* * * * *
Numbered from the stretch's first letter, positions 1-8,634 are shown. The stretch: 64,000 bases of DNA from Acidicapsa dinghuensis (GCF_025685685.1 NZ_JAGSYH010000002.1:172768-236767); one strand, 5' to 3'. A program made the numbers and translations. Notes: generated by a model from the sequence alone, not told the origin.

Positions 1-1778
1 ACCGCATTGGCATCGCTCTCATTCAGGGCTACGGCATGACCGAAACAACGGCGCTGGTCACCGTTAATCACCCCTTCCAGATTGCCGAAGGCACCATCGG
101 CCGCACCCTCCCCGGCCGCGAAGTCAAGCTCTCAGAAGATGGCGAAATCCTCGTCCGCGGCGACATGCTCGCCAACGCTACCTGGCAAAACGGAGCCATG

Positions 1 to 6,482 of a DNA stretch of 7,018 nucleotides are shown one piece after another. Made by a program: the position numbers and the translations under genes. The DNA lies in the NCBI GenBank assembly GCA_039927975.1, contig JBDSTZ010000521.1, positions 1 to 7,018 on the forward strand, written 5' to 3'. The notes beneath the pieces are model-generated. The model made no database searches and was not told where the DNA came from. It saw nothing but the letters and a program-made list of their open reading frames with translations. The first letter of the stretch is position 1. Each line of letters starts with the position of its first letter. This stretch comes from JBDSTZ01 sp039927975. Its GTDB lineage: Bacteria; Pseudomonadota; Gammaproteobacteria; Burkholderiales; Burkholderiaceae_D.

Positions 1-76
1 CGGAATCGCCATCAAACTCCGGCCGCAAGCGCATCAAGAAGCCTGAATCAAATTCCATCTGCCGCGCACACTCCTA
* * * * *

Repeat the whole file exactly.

Numbered from the stretch's first letter, positions 1-8,634 are shown. The stretch: 64,000 bases of DNA from Acidicapsa dinghuensis (GCF_025685685.1 NZ_JAGSYH010000002.1:172768-236767); one strand, 5' to 3'. A program made the numbers and translations. Notes: generated by a model from the sequence alone, not told the origin.

Positions 1-1778
1 ACCGCATTGGCATCGCTCTCATTCAGGGCTACGGCATGACCGAAACAACGGCGCTGGTCACCGTTAATCACCCCTTCCAGATTGCCGAAGGCACCATCGG
101 CCGCACCCTCCCCGGCCGCGAAGTCAAGCTCTCAGAAGATGGCGAAATCCTCGTCCGCGGCGACATGCTCGCCAACGCTACCTGGCAAAACGGAGCCATG

Positions 1 to 6,482 of a DNA stretch of 7,018 nucleotides are shown one piece after another. Made by a program: the position numbers and the translations under genes. The DNA lies in the NCBI GenBank assembly GCA_039927975.1, contig JBDSTZ010000521.1, positions 1 to 7,018 on the forward strand, written 5' to 3'. The notes beneath the pieces are model-generated. The model made no database searches and was not told where the DNA came from. It saw nothing but the letters and a program-made list of their open reading frames with translations. The first letter of the stretch is position 1. Each line of letters starts with the position of its first letter. This stretch comes from JBDSTZ01 sp039927975. Its GTDB lineage: Bacteria; Pseudomonadota; Gammaproteobacteria; Burkholderiales; Burkholderiaceae_D.

Positions 1-76
1 CGGAATCGCCATCAAACTCCGGCCGCAAGCGCATCAAGAAGCCTGAATCAAATTCCATCTGCCGCGCACACTCCTA